Coping during a refurbishment

The Wellcome Collection’s Daniel Caleb gives his top tips on coping with a refurbishment.

Inevitably in every venue’s lifetime, there will be a time when it needs a little renovation. This could be a small update to keep it current, an extension to increase capacity or in some cases, a complete refurbishment. Although most refurbishments will eventually lead to a better guest experience, resulting hopefully, in profit, the short-term disruption to bookings and overall reputation of the venue has to be carefully managed during this period.

I manage the Wellcome Collection, based in Euston London, where we commissioned a huge renovation of our venue worth £17.5m. The enhanced events spaces, masterminded by architects Wilkinson Eyre, draw on the venue’s theme of highlighting connections between medicine and art.

Our end goal is to underline the venue’s reputation as a destination of choice for medical science organisations and give the venue a new lease of life, thanks in no small part to the dynamic staircase. With its oval shape it is the only one of its kind – a true showstopper and a real feat of engineering.

Leading the Wellcome Collection’s events team during the last year, when the number of events it is possible to hold is drastically reduced, was not without its challenges and we have learnt a lot of lessons. So we thought we would share our wisdom with five top tips for coping during the disruption of a renovation:

1. Keep your team motivated: We provided alternative work avenues for all our staff during the refurbishment; we made sure they could get involved in the social media and overall marketing strategy of the whole venue. This ensured they were challenged and gained some great experience in the process.

2. Maintain relationships with loyal clients: Remembering your previous and returning clients even if you can’t currently offer them an event space is very important. They will remember your attention and customer service and are more likely to return once you reopen.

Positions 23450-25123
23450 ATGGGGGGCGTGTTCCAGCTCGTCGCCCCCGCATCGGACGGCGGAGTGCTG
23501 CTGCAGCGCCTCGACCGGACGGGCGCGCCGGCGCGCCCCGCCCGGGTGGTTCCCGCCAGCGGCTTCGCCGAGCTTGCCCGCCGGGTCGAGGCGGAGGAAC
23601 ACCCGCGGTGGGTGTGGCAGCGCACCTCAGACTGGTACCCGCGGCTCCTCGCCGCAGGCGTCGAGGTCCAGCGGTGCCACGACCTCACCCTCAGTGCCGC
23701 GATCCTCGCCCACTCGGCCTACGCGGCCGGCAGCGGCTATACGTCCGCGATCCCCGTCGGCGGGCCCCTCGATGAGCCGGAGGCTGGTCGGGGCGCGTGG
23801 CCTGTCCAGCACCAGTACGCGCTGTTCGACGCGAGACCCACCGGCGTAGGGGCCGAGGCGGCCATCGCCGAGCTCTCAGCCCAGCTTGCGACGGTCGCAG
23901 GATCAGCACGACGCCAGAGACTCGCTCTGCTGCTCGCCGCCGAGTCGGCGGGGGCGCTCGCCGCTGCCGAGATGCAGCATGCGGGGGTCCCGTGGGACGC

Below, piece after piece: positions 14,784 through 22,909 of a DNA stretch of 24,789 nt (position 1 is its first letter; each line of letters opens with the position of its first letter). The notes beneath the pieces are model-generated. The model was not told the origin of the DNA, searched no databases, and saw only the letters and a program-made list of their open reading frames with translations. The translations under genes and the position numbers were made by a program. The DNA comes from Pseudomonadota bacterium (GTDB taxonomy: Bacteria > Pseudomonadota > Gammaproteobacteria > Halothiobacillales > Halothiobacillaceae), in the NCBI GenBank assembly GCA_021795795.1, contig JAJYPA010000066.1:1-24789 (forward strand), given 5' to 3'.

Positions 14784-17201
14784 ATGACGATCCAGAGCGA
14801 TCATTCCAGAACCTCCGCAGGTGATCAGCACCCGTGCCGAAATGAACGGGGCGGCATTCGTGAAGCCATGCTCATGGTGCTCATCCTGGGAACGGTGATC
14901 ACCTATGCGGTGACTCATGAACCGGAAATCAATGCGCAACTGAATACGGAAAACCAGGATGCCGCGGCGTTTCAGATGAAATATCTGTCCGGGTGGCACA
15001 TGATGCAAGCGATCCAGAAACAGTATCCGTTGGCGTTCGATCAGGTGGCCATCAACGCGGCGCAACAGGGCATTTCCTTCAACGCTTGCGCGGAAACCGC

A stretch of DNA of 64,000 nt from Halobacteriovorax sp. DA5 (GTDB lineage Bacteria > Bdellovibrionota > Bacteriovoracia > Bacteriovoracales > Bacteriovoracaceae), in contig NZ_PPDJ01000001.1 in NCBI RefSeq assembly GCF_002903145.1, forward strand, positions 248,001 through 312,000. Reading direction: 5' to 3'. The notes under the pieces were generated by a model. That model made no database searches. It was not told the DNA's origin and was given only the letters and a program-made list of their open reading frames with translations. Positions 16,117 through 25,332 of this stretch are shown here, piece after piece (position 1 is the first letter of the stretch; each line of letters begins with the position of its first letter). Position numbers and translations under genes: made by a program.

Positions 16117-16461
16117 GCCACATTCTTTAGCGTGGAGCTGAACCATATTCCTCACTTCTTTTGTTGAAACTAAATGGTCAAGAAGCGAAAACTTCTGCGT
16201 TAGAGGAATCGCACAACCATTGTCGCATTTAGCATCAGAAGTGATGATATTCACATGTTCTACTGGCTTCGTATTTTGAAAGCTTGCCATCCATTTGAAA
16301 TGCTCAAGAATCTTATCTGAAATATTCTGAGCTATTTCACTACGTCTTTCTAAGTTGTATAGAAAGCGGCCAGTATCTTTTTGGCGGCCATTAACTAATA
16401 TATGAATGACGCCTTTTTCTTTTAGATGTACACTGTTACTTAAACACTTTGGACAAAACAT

3. Marketing and advertising: It is important to keep your name in people’s minds even when you’re not functioning fully –  utilise social media channels, advertise and use PR to keep your name in editorial. These are great ways to nurture the communication between you and your customer and will mean that your target customers won’t forget about you while you are closed.

4. Reward your staff: Throughout the refurbishment we’ve hosted some great events for our staff to reward their hard work and commitment during a difficult time. We threw a ‘summertime fun’ event, and a cocktail making event, as well as trips to the Tate and Royal Academy. This keeps staff upbeat and reminds them that they are valued.

5. Be flexible: If there is a delay or problem with your renovation (this can happen, despite your best efforts to keep everything on track!) and you find you can’t fulfill an event booking you’ll need to find a solution, fast. Having relationships with nearby venues could enable you to offer alternative spaces, this will serve a dual purpose – it will help cultivate profitable partnerships with venues in the area, and ensure your clients aren’t disappointed. You may even find that if your relationships are strong, you may be able to honour the original rate you offered your client.

Any comments? Email Zoe Vernor

ConferenceNews Guest Author

Conference News hosts great guests on its pages. Our Blog section is the collection of the best opinions in the UK and international events industry.

ConferenceNews Guest Author


ConferenceNews Guest Author

Conference News hosts great guests on its pages. Our Blog section is the collection of the best opinions in the UK and international events industry.

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